Deadline to postmark, return ballots is hours away
November 6, 2011
By Warren Kagarise
NEW — 6 a.m. Nov. 6, 2011
The deadline is approaching to postmark or return ballots.
Tuesday is the last chance for voters to cast ballots in local races — City Council and Issaquah School Board — and statewide ballot measures — including liquor privatization and tolling initiatives. Ballots must postmarked by Tuesday or slipped into a ballot drop box by 8 p.m.
Washington Secretary of State Sam Reed forecast 47 percent statewide for the election. In King County, turnout is expected to crest 50 percent, although the low expectations reflect the lack of major races on the ballot.
County Elections Director Sherril Huff predicts 52 percent turnout countywide — 53 percent in Seattle and 51 percent elsewhere.
Reed said about half should be processed and returned to county elections offices by Election Day. Expect the local elections office to release the initial results after 8 p.m. Tuesday.
Issaquah City Hall, 130 E. Sunset Way, and 10 other sites countywide host drop boxes.
“I personally urge all Washingtonians to take part in this important election,” Reed said in a statement. “We may not have exciting statewide or national races to vote on this year, but the election still is consequential. We have many local officeholders to choose and state and local propositions to decide.”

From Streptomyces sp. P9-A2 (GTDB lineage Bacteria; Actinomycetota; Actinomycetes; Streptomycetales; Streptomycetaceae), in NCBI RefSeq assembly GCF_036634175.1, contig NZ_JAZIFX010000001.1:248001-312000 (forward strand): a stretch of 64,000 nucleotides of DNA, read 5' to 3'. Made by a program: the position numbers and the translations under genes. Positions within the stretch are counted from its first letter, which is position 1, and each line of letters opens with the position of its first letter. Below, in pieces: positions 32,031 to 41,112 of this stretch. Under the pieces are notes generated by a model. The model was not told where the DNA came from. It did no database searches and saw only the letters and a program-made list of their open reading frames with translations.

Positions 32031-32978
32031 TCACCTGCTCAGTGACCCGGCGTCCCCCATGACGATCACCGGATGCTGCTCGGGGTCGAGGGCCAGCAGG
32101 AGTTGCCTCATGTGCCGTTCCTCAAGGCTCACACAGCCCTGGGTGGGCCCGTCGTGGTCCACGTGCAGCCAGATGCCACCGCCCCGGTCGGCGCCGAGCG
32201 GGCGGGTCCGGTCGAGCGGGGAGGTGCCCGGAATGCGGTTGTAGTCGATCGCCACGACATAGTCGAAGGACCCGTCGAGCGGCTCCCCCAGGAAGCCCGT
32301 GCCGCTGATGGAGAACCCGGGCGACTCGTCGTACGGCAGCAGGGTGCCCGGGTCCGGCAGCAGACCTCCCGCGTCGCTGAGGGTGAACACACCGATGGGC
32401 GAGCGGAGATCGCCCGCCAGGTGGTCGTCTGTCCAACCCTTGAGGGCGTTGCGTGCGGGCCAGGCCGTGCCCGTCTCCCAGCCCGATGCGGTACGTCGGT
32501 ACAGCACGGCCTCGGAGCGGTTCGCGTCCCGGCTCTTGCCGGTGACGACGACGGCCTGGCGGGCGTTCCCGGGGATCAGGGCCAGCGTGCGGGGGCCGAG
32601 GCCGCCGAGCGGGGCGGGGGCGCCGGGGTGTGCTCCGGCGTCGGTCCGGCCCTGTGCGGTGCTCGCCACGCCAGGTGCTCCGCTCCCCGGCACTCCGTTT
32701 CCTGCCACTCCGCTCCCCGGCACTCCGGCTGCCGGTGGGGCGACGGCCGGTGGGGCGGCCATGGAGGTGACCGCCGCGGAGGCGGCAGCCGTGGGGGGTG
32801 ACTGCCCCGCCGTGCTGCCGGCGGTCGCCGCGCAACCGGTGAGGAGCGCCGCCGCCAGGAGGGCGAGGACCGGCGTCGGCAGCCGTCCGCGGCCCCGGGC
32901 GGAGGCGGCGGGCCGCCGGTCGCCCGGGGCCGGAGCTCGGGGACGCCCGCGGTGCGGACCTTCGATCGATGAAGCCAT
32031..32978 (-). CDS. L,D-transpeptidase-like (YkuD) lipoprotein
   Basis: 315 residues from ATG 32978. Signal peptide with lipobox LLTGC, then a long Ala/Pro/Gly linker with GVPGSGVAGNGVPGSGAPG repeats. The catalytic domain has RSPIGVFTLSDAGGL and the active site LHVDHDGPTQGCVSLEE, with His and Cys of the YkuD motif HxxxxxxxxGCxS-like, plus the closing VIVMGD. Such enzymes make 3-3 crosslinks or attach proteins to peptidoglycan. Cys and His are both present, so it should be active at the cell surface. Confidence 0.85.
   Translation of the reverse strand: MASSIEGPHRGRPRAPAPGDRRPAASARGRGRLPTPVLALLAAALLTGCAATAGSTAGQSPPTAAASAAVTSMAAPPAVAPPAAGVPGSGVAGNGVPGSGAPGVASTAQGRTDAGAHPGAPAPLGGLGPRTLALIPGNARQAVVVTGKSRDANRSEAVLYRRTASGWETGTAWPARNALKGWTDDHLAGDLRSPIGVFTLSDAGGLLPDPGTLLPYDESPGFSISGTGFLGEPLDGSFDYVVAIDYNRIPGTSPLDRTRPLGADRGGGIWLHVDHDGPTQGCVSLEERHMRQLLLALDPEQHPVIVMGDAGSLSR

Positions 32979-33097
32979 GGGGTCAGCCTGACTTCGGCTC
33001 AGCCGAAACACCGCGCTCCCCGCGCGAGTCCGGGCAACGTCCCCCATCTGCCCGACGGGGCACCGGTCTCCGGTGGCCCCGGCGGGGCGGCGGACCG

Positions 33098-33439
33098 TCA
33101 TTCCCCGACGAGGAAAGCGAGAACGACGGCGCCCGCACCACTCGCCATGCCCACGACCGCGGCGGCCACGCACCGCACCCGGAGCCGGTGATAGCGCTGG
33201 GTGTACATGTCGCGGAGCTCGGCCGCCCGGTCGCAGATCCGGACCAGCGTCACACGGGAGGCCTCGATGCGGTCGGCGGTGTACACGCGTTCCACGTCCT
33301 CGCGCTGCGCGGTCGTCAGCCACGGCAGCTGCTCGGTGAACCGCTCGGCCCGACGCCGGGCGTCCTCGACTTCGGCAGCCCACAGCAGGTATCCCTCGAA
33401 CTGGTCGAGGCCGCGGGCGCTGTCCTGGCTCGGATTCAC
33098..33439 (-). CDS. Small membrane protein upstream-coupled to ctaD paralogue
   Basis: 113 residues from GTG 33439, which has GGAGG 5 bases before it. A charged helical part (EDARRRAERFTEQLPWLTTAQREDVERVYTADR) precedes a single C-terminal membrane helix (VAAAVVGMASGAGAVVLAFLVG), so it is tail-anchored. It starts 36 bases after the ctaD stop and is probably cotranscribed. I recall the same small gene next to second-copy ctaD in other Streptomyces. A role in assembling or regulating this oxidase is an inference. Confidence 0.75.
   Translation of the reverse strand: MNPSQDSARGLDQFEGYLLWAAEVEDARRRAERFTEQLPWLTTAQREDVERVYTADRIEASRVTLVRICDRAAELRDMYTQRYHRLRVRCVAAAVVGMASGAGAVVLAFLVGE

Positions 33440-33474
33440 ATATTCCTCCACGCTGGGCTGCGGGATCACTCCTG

The liquor measure, Initiative 1183, and Tim Eyman’s tolling measure, Initiative 1125, dominate most discussions about the election. No statewide offices appear on the ballot in November.
Issaquah-based Costco is the major supporter behind I-1183, a push to remove the state from the liquor business. I-1125 aims to change rules to allow state lawmakers, rather than the appointed state Transportation Commission, to set tolls.
The ballot also includes Initiative 1163 — a measure sponsored by the Service Employees International Union to address homecare workers’ certification and training.
State lawmakers also placed noncontroversial constitutional amendments on the ballot.
Senate Joint Resolution 8205 addresses a residency requirement for presidential voting outlined in the state constitution. The measure is meant to bring state law into synch with a U.S. Supreme Court ruling. Senate Joint Resolution 8206 calls for the state “rainy day” reserve fund to require contribution of a portion of “extraordinary” revenue in the future.
“All Washington voters will have the final say on three citizen initiatives, including one that has attracted record spending by national players,” Reed said. “We also have two amendments to our state Constitution.”
Voters still waiting to receive a ballot should call the King County Elections hotline at 206-296-VOTE.
“So take a few minutes and fill out your ballot, following all directions, including signing your signature in the designated space,” Reed said. “It’s simple – and so important for self-government. Don’t count yourself out.”